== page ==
US senator says she was raped while in Air Force

US senator says she was raped while in Air Force

Washington - McSally spent 26 years in the Air Force and commanded a fighter squadron.


Published: Thu 7 Mar 2019, 8:16 PM

Last updated: Thu 7 Mar 2019, 10:21 PM

Arizona Senator Martha McSally, the first woman to fly in combat for the US Air Force, said on Wednesday that she had been raped by a superior officer while in the service.
McSally, 52, who spent 26 years in the Air Force and commanded a fighter squadron, revealed the attack in emotional remarks during a Senate subcommittee hearing on sexual assault in the military.
"I am also a military sexual assault survivor but unlike so many brave survivors I didn't report being sexually assaulted," McSally said.
"Like so many women and men I didn't trust the system at the time," she said. "I blame myself. I was ashamed and confused. And I thought I was strong but felt powerless. "The perpetrators abused their position of power in profound ways," the first-term Republican senator said. "And in one case I was preyed upon and then raped by a superior officer."
McSally, who served in the Air Force until 2010 and retired with the rank of colonel, said she kept quiet about the assault for many years.
"But later in my career, as the military grappled with scandals and their wholly inadequate responses, I felt the need to let some people know - I too was a survivor," she said. McSally said she considered leaving the military at one point.
"I almost separated from the Air Force at 18 years over my despair," she said.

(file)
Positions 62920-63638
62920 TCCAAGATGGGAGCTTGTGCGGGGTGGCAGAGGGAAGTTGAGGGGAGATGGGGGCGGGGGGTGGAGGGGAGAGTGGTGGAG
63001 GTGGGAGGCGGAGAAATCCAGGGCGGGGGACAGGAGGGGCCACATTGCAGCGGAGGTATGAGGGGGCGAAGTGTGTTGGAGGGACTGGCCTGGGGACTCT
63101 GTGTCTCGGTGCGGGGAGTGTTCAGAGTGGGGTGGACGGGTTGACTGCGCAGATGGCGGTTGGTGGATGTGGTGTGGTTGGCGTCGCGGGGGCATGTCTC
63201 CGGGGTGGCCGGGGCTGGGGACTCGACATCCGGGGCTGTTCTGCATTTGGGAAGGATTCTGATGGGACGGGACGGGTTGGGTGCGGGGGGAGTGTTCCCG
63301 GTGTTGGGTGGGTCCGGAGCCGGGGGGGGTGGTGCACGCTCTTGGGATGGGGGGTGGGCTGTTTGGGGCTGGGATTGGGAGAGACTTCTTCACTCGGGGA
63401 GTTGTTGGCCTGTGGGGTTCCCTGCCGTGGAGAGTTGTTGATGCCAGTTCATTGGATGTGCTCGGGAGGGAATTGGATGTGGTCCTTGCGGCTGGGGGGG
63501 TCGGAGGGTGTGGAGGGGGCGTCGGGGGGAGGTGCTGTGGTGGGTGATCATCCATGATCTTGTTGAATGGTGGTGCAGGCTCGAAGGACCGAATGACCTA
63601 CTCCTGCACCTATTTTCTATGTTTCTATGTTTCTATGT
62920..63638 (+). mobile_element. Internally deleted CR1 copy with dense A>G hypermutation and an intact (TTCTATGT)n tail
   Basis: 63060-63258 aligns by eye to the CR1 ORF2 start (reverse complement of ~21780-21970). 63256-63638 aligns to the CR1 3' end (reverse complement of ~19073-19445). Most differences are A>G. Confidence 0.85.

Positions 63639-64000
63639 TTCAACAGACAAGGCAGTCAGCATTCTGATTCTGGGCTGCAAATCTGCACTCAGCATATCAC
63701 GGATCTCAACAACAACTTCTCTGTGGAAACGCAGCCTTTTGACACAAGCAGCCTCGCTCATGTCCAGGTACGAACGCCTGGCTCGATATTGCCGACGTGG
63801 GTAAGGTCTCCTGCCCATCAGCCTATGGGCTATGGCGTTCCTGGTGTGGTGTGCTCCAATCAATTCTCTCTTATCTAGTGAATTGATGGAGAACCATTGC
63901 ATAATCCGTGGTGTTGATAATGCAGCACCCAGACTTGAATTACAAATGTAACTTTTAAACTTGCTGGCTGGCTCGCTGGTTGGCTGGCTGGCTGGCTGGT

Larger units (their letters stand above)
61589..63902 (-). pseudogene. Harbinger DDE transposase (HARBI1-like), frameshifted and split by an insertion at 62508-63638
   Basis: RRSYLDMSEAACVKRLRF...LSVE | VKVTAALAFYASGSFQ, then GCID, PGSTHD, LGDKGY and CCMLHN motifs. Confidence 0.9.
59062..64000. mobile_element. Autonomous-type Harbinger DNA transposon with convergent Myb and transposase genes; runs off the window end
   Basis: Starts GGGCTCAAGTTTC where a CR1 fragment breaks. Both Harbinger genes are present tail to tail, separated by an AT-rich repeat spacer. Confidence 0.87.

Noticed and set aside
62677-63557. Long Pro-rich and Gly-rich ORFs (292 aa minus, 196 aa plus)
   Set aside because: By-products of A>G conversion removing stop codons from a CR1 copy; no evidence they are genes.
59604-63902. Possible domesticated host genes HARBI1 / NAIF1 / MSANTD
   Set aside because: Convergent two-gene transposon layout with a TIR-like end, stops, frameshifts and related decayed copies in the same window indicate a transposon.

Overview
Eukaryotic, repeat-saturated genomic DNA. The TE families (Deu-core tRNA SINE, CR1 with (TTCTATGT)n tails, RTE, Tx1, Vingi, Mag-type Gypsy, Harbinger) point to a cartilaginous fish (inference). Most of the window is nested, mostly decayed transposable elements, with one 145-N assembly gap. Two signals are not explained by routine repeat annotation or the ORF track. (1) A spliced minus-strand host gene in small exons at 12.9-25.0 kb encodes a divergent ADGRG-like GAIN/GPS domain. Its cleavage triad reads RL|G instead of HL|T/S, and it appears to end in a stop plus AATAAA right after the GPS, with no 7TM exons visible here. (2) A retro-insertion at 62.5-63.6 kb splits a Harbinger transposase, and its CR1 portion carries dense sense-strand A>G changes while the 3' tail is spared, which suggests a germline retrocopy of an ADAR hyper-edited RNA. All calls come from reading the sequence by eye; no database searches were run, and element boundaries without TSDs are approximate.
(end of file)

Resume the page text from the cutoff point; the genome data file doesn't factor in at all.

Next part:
"Like many victims I felt the system was raping me all over again. "But I didn't quit," she said. "I decided to stay and continue to serve and fight and lead, to be a voice from within the ranks for women and then in the House and now in the Senate."
McSally said military commanders needed to be better educated in handling sexual assault cases.
"We've come a long way to stop military sexual assault but we still have a long way to go," she said.
"I share the disgust at the failures of the military system and the many commanders who failed in their responsibilities," the senator said.
"We must educate, select and then further educate commanders who want to do the right thing but who are naive to the realities of sexual assault," she said.
"We must ensure that all commanders are trained and empowered to take legal action, prosecute fairly and rid perpetrators from our ranks."
McSally lost a close race in November to Democrat Kyrsten Sinema but was later appointed by the Arizona governor to fill the seat once held by John McCain, who died in August.
She is expected to contend for the Senate again in 2020 and may face a potentially tough race against former astronaut and US Navy veteran Mark Kelly, who is seeking the Democratic nomination.
Republican Senator Joni Ernst of Iowa, who is also a military veteran, revealed earlier this year that she had been raped while in college.
In a report released in May 2018, the Pentagon said the number of sexual assault cases reported by service members rose by about 10 percent in fiscal 2017.
It said the Pentagon received 6,769 reports of sexual assault involving service members as either victims or subjects of criminal investigation.

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